For years Johnny Littlejohn has been hailed as one of the few contemporary slide guitarists worthy of carrying the traditionalist mantle of Muddy Waters and the other Chicago bluesmen who virtually reinvented the venerable form in the 50s. Despite that, he remains something of a well-kept secret. He doesn’t maintain the stinging ferocity usually associated with Chicago slide, but his melodicism and plaintive wail pack a deep emotional wallop. Unlike many slide masters (Waters among them), Littlejohn can also hold his own as a single-string lead player, and although his repertoire is limited to an armful of well-tested standards, he brings a refreshing sense of immediacy to his music. With the right rhythm section behind him, Littlejohn can call forth Chicago’s fabled golden age of blues as few others can. He’s been visited by ill health in recent years; his recent Sunday-night shows at Rosa’s have been his first regular club appearances in quite a while. Sunday, Rosa’s, 3420 W. Armitage; 342-0452.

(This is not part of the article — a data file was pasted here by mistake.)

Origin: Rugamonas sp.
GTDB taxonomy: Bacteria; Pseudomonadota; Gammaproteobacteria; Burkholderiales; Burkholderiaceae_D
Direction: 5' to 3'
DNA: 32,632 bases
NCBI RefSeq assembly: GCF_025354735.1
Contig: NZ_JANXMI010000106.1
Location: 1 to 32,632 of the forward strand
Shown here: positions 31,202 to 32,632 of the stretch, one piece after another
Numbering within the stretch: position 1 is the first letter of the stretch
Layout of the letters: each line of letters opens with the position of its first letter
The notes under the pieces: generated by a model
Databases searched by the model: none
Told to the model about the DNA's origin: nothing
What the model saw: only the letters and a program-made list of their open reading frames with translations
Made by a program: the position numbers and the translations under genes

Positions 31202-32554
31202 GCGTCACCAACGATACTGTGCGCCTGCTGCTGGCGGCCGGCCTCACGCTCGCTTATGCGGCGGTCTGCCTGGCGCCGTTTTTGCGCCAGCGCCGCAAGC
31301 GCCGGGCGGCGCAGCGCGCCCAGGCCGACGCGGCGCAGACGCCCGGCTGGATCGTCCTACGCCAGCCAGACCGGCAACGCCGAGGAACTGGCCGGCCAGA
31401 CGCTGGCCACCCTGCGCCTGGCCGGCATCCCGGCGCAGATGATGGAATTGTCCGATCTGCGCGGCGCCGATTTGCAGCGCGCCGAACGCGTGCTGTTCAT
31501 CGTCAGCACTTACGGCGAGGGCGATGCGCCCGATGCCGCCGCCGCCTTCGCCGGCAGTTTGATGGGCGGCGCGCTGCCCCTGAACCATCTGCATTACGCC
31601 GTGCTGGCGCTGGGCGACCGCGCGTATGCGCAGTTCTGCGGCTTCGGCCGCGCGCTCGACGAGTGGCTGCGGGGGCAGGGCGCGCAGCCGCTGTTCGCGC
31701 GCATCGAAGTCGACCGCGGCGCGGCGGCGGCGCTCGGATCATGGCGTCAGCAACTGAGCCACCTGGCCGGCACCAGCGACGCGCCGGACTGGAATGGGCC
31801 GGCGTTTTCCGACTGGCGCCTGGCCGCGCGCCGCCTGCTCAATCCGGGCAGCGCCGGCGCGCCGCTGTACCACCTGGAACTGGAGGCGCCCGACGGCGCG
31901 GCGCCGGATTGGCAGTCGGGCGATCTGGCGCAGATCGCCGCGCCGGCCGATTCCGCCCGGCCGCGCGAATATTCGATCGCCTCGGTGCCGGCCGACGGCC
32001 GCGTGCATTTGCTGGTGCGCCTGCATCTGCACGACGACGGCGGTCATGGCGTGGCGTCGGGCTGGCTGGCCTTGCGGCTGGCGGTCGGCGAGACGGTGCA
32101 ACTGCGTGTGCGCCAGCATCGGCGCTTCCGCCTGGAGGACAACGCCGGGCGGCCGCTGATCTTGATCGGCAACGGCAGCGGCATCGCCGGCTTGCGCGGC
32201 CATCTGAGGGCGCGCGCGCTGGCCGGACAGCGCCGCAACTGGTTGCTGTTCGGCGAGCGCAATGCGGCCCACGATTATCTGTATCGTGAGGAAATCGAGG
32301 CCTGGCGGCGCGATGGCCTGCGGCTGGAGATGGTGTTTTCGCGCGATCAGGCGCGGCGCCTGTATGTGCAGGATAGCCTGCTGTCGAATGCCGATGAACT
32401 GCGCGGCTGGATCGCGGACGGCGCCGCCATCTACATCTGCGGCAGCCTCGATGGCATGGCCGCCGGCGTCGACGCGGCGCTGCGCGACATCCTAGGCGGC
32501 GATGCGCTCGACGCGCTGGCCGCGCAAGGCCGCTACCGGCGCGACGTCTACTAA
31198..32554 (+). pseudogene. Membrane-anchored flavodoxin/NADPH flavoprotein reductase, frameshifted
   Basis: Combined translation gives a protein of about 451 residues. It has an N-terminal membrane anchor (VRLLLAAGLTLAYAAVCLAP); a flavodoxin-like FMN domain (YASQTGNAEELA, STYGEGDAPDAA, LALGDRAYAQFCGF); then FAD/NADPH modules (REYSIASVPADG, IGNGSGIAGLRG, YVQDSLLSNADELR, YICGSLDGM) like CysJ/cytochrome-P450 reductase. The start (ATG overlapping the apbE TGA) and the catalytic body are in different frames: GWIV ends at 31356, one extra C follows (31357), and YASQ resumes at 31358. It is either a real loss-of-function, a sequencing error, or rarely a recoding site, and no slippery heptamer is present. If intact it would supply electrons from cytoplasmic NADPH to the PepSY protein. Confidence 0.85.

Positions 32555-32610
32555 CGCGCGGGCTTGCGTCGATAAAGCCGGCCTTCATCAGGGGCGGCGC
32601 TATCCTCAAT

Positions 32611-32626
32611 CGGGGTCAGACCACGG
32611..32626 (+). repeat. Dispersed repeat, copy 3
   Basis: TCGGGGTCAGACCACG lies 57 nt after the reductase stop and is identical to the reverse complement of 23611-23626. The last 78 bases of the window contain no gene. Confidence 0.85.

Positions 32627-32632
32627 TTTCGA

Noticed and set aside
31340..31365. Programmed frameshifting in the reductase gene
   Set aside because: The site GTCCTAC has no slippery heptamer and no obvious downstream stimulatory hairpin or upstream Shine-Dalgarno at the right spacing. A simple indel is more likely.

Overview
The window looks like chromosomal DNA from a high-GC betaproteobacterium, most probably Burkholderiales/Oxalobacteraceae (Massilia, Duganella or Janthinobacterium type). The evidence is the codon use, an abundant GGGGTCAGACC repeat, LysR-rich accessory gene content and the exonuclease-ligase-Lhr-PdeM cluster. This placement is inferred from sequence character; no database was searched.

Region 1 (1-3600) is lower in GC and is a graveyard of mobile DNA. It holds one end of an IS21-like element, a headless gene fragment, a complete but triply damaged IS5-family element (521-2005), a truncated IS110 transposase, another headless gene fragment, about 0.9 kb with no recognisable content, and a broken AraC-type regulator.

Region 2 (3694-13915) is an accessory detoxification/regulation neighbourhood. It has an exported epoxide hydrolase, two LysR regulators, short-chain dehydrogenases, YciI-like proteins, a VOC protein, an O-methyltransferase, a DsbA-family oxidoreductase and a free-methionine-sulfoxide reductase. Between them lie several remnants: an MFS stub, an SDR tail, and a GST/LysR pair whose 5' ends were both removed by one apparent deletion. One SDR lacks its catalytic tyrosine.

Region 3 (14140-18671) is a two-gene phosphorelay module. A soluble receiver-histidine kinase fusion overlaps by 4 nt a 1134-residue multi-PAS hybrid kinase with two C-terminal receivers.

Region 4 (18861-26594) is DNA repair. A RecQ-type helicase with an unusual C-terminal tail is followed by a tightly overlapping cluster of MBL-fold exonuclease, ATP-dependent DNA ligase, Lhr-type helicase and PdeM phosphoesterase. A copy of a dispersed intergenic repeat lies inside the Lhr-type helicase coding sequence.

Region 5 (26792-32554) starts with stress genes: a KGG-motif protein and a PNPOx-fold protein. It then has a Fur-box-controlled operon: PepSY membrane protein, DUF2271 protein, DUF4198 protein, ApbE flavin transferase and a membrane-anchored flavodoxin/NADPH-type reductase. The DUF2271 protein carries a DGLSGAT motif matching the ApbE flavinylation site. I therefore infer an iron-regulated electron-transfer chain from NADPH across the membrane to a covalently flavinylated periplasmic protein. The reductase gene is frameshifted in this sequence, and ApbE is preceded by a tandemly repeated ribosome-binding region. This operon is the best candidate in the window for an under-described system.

Art accompanying story in printed newspaper (not available in this archive): photo/James Fraher.